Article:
You’ll Never Look at Aluminum Foil the Same Way Again

Everyone knows that aluminum foil is an effective, environmentally-friendly way to cook food over an open flame and keep leftovers tasting great. But few people get creative with their aluminum foil, despite the fact that there are dozens of things you can use it for.


If you need to close an unsealable bag, take a strip of aluminum foil and fold it over the opening of the bag. Press it down firmly and use a hot iron on it to ensure the bag is closed. For those with large kitchens, place aluminum foil on the bottoms of your drawers and cupboards to keep them clean. It’s easy to slide them out, throw them away, and replace them when they get too dirty.

Do you have fruit-bearing trees with pests? Tie a few pieces of aluminum foil to the branches of the trees to ward off squirrels and birds. Keeping produce from going bad is also easy with aluminum foil. Roll celery stalks up into aluminum foil to maintain their freshness for as long as a month, and wrap the stems of your bananas in aluminum foil to stop them from ripening so quickly.

If you’re a carb-lover, aluminum foil can combat bread mishaps of all kinds. Cook your pizza in a pan on medium for a few minutes, covered with a sheet of dome-shaped foil, to restore its crunch. When heating up a pie, cover the crust’s edges with foil to prevent them from charring. Finally, to dry out soggy bread, encase it in a sheet of foil and put it in the oven for a few minutes to make it soft but not crispy.

If you’re an avid meat-eater, you’ve likely been left with hot grease after cooking. Place a piece of aluminum sheet on the bottom of a bowl and pour the grease into it – you can throw it out when it cools and solidifies. For a clean oven, cover the base inside with foil to hold onto bits of food that find their way down, and replace the foil when it’s dirty.

To shine up your silverware, place foil dull side down in your sink and boil six cups of water. Add six teaspoons of salt and baking soda, three cups of vinegar, and your foil-wrapped silverware before adding the boiling water. Once you’ve scrubbed and soaked your silverware, it should be shiny again.

Cover old furniture with aluminum foil for a sleek, modern look, or use it to cover knobs when painting doors. You can scrunch up a sheet of foil and throw it in the dryer to prevent static, or put a bit of foil between a battery and its coil to fit it to a mismatched device. You can even make your straightening iron work like a curling iron by wrapping your hair in curls and heating them with your straightening iron.

Did you already know some or all of these super useful aluminum foil tricks? If you didn’t, don’t be afraid to try them out!



Camping Food Ideas Featuring Aluminum Foil

If you’re set on going camping this summer and you don’t know what food or accessories to bring, don’t worry, we’re here to help. Grab your aluminum foil, take a look at our favourite campsite recipes and try a few – you’re sure to love them!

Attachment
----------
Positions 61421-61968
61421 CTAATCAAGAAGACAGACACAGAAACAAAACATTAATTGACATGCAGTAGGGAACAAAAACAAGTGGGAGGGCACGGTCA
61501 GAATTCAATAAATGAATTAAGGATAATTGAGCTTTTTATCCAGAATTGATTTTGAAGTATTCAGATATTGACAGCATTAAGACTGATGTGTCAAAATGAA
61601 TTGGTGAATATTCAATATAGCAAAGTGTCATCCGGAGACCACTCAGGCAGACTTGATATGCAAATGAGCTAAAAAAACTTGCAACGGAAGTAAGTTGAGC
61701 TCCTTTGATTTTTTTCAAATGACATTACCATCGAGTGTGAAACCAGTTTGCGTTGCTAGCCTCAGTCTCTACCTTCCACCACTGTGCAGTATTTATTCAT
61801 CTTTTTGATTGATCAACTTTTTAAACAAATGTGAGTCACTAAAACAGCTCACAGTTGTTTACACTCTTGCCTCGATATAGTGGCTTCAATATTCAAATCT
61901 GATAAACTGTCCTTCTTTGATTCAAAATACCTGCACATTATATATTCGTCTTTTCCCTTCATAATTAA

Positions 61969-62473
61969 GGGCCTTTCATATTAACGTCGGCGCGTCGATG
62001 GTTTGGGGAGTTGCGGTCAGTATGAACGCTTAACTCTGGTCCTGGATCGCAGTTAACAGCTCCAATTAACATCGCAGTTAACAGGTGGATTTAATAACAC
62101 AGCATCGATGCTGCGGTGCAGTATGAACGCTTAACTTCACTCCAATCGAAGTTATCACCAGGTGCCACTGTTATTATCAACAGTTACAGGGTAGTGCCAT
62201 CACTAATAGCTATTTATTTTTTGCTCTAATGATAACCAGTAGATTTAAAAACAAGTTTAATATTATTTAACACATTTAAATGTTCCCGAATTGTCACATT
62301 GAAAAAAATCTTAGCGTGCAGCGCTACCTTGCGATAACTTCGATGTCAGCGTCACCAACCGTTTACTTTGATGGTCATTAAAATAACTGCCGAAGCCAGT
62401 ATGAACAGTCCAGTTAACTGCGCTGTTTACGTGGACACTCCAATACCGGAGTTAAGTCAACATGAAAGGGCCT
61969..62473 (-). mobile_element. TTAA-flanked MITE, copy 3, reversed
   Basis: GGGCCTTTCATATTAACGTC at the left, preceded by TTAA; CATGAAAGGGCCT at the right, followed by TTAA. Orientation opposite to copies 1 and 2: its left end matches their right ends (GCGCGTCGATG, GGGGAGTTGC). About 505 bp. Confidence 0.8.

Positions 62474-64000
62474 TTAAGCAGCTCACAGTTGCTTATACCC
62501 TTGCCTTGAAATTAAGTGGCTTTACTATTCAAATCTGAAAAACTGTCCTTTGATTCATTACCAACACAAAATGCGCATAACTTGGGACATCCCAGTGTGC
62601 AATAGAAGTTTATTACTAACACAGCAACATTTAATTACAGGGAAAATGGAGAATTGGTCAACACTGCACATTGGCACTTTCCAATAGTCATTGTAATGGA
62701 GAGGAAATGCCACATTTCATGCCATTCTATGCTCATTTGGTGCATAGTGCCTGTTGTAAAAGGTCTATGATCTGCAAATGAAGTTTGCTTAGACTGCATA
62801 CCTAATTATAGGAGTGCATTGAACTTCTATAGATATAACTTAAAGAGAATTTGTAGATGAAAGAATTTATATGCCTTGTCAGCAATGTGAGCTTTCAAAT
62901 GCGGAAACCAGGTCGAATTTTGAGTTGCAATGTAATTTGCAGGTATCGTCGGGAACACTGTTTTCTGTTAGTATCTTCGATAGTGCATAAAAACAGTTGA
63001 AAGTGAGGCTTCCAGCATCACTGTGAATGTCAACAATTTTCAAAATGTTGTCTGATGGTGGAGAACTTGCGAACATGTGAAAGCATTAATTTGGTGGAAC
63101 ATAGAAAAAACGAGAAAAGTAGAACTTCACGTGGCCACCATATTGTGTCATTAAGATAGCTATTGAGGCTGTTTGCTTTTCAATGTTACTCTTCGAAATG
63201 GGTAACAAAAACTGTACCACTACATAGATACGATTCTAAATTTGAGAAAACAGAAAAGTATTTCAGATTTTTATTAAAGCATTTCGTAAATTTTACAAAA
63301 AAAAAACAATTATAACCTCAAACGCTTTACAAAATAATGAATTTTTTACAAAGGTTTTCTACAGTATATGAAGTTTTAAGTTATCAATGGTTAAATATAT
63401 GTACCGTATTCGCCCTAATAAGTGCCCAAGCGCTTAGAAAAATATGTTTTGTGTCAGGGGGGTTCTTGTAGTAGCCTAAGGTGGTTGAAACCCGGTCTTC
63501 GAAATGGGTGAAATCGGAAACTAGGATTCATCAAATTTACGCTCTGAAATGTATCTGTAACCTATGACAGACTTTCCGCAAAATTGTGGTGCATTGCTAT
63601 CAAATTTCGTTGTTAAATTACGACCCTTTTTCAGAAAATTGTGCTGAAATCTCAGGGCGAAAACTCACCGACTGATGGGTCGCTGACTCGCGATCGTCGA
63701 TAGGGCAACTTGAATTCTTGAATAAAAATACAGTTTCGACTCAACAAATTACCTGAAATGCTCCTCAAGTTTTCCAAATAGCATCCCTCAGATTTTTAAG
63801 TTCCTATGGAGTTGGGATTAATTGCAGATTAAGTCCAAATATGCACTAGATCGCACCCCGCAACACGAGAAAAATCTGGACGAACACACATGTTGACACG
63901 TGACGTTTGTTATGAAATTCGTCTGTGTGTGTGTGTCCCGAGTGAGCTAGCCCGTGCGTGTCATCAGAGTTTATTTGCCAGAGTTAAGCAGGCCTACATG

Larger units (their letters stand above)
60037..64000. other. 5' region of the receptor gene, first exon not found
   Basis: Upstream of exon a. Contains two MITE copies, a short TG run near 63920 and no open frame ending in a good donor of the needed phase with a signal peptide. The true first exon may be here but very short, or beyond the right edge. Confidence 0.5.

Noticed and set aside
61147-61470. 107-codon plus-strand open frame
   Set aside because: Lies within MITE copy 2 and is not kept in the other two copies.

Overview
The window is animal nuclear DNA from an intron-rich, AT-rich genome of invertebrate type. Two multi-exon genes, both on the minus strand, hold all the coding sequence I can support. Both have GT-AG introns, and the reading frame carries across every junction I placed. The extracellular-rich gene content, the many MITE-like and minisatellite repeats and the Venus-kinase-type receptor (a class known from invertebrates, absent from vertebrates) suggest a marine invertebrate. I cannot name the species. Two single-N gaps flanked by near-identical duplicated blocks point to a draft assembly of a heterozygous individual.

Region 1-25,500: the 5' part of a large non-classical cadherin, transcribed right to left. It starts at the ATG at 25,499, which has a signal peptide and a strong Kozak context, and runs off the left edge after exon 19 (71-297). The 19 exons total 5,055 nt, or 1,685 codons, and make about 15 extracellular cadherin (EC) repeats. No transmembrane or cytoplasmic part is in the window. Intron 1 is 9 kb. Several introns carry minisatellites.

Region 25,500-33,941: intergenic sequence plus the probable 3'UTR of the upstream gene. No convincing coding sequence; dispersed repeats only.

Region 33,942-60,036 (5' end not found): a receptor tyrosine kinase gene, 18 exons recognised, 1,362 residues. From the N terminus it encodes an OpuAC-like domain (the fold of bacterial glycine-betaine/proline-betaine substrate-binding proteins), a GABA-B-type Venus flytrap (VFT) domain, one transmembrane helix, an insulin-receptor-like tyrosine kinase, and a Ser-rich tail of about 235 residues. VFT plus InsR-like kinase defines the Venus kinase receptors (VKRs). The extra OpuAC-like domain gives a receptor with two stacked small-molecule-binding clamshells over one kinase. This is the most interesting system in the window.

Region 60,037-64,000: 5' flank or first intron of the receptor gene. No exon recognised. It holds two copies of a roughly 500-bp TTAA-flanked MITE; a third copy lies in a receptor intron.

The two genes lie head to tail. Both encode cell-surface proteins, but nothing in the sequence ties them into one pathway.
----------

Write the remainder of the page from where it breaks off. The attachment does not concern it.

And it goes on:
For all the egg-lovers out there, beat two eggs with any veggies or spices you want in them and pour the mixture into a large ziploc bag. Seal and date the bag, keeping it cool until you need it. When you’re at the campsite, boil a pot of water and put the egg bag right in, leaving it there until the eggs are cooked the way you like them.

Take some bananas along to make banana boats. Cut each banana along its natural curve and put some chocolate, peanut butter, or marshmallows inside. Cover it in aluminum foil and place it in the coals of the fire until its contents are melted. Top it with some fresh fruit or cookie crumbs when it’s done.

Do you prefer plantains over bananas? Cut the plantain as explained above and season it with savoury toppings like cheese, onions, and bacon bits – it’ll taste like a baked potato when it’s cooked. Cover it in aluminum foil and let it cook for around forty-five minutes. Top it with chopped tomato, sour cream, or chives when it’s done.

If you’re jonesing for fajitas, place green peppers, black beans, grated cheese, taco sauce, and some chopped chicken or ground beef in the middle of two overlapping pieces of aluminum foil. Wrap the mixture in the foil and cook for around thirty minutes.

For apple cinnamon oatmeal, remove half of the inside of an apple and fill it with oatmeal, cinnamon, brown sugar, and water. Cook the apple in two layers of aluminum foil until soft. Another easy breakfast option is cinnamon rolls, cooked by either wrapping the dough around a skewer or placing the dough inside an orange peel wrapped in aluminum foil.

Cereal eaters can fill a ziploc bag with some cereal and pour it into a plastic drinking cup when it’s time to eat it, adding as much milk as desired. Eat with a plastic spoon for easy post-breakfast clean-up. If you’re a pancake person, bring along a ziploc bag of premixed batter and cut off a corner to squeeze it into an aluminum pan over the fire.

Ice cream cone s’mores are a new take on the fireside favourite that uses an aluminum foil-wrapped cone to hold fruit, chocolate, marshmallows, peanut butter, and even mini cakes. Cook these treats on your fire’s coal until contents are warm. Top them with sprinkles, sweet chips, or your favourite ice cream sauce.

If you’re bringing spices or snacks with you, keep them in recycled containers like glass jars or mint dispensers. Don’t forget aluminum metal skewers to cook meat, vegetables, and marshmallows with. For wooden skewers, soak for half an hour before use to prevent burning. It’s also a good idea to bring along some aluminum wire with you in case you need to tie, fix, or adjust anything in an emergency situation.

With these fun and simple cooking ideas, you’ll look forward to each fireside meal on your next camping trip!